I once followed an air balloon. It wasn’t hard to keep up with, and indeed I even got so close that I could read the name “Virgin” written on the red sign on the basket. It wasn’t hard at all, because it was driving along a curving A-road in England, quite secured to the ground, and I was in a car behind it.
As it drove along, I wondered if Richard Branson would ever use it to trick some small village into thinking aliens had landed or something. Balloons are fantastic things, quite out of the everyday they were once the the technological innovention of the century. Capable to some minds of doing anything. In modern times we ponder on the power of technology, of spy satellites and rockets and super weapons. In the past it was once pondered, half in jest perhaps, that Napoleon might send an armada of air balloons to invade Britain. The men (and women) who flew in them were not so far removed in their contemporaries eyes from how we view today’s astronauts.
They were called Aeronauts, contemporaries called them Ærostratists, most people called them insane. At a time when the speed of a ship and the speed of a horse were the fastest modes of transport around, a device as precarious as a basket connected to a balloon could propel a body vertically at speeds of 84mph.
Today a hot air ballon is a quaint thing to do on a more than adventurous holiday, or if you are wildly romantic, a place to propose to your girlfriend. Either way though it’s still considered a bit bonkers, but in the late 18th century it’s not overreaching to say that the first balloonists were essentially the first astronauts.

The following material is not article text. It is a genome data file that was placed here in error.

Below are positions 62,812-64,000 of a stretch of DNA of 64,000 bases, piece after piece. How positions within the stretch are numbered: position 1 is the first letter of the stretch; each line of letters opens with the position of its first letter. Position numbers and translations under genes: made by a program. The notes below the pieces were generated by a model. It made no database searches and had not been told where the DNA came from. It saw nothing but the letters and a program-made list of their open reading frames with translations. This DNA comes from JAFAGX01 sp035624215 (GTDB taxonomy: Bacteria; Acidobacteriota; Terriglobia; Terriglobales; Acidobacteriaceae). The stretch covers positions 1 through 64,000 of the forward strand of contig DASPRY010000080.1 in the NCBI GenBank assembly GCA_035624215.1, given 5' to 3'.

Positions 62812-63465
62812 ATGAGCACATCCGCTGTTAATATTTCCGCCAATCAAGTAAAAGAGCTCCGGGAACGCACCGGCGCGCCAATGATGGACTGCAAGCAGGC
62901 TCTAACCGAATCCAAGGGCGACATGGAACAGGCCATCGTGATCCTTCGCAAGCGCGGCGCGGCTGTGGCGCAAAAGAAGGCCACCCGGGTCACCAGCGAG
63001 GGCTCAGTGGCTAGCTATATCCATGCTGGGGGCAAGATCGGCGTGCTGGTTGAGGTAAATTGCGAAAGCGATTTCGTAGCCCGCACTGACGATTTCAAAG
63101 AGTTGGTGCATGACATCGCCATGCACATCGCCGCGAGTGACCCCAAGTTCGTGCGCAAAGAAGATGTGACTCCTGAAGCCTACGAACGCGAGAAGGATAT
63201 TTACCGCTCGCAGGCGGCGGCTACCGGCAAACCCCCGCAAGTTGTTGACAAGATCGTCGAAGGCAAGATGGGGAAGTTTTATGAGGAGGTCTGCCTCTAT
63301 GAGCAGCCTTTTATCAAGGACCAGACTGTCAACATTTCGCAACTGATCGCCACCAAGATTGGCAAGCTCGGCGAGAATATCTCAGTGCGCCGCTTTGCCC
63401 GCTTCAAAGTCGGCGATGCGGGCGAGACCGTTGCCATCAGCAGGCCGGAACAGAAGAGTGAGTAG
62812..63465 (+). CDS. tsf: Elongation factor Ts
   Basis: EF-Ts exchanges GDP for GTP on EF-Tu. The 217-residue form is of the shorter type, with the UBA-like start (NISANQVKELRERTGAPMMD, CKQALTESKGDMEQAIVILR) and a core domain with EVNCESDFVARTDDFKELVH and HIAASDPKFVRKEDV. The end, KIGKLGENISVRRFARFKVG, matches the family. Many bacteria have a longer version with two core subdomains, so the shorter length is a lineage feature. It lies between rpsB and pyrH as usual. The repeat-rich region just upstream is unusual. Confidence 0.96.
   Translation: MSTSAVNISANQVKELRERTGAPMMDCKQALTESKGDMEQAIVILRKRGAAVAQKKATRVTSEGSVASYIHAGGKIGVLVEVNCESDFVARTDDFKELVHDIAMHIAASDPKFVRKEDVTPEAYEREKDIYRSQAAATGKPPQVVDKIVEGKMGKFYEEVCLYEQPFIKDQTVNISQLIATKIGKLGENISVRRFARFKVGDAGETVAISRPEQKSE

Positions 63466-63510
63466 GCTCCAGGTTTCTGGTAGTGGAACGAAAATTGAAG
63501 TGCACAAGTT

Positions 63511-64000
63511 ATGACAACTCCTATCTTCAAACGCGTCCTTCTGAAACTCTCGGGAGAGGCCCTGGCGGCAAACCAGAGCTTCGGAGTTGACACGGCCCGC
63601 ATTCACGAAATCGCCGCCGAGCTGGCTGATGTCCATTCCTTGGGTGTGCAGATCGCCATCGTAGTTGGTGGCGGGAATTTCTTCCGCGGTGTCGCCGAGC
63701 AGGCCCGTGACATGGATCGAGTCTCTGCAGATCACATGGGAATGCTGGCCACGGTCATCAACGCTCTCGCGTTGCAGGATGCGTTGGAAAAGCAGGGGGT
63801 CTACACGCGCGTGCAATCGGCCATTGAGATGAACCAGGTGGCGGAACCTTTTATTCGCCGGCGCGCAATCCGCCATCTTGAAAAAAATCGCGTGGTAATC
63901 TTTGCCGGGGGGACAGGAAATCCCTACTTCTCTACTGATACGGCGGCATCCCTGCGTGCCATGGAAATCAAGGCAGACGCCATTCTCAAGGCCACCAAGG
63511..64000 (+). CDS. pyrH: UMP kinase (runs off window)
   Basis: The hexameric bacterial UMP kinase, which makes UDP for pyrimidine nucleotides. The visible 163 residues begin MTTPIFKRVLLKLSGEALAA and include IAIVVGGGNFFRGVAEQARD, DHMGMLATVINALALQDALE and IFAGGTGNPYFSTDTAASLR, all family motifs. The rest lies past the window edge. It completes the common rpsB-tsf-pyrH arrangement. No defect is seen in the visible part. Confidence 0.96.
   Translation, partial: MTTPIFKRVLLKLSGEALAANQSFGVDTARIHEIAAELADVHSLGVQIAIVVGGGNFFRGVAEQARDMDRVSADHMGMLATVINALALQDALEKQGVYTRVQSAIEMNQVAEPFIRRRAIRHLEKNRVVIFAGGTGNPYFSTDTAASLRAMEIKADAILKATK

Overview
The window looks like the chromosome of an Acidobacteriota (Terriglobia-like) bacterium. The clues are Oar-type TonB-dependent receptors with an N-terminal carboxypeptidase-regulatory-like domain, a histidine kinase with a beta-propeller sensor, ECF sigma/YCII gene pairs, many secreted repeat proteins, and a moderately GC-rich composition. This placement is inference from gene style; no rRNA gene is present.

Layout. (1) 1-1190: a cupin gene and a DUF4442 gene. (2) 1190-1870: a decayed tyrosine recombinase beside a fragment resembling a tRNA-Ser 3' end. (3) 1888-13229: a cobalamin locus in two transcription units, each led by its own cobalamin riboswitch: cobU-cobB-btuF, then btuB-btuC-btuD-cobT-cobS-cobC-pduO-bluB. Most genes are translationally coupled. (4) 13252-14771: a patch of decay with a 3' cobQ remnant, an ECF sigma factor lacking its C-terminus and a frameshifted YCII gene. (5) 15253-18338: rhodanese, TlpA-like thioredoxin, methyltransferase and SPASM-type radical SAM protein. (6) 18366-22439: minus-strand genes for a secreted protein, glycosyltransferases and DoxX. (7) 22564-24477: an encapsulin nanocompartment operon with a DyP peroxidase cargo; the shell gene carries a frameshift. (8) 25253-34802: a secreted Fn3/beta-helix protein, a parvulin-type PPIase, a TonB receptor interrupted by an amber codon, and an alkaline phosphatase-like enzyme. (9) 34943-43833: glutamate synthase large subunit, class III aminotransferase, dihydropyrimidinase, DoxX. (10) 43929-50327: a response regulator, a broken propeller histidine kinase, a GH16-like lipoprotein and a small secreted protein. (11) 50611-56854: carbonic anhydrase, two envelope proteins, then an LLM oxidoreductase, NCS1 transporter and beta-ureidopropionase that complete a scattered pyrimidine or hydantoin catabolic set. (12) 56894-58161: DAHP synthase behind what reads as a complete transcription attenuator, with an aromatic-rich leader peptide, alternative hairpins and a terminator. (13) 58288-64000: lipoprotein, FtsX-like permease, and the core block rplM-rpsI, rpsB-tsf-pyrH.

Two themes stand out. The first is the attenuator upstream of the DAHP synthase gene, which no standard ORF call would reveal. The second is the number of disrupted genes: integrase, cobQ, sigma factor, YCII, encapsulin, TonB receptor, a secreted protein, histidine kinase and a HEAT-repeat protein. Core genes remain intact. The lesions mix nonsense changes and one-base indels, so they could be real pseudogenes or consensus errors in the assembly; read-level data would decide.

Apart from the upper atmosphere, there isn’t a physical barrier or wall between sky and space. Anyone interested in spaceflight therefore should be interested in Davies’ biography of one of the pioneers of flight. It’s quite apt indeed that this method of aeronautics should come into its own at around the same time as the first rockets were being adopted by the army.
Put the two endeavours of ballooning and rocketry together and you have the two elements necessary to open the way to Space. This is why stories like that of James Sadler resonate in the “Satellite Age”, not least because we get to see what an 18th century mind considered as space age technology.
Davies’ life of Sadler, the pioneering British Aeronaut, is a deeply researched biography that explores not only his glamorous and dangerous ascents, but his work in the field of arms manufacture, and his personal life, bringing this neglected man, who will easily become one of the most unusual people you’ll probably read about for a while, back into the spotlight and like all good biographies it puts a spotlight on the times in which he lived as well.
For those wishing to read something different, or those interested in flight and the wider history of the exploration of the upper atmosphere, you couldn’t do much better than picking this book up and learning about the King of all Balloons.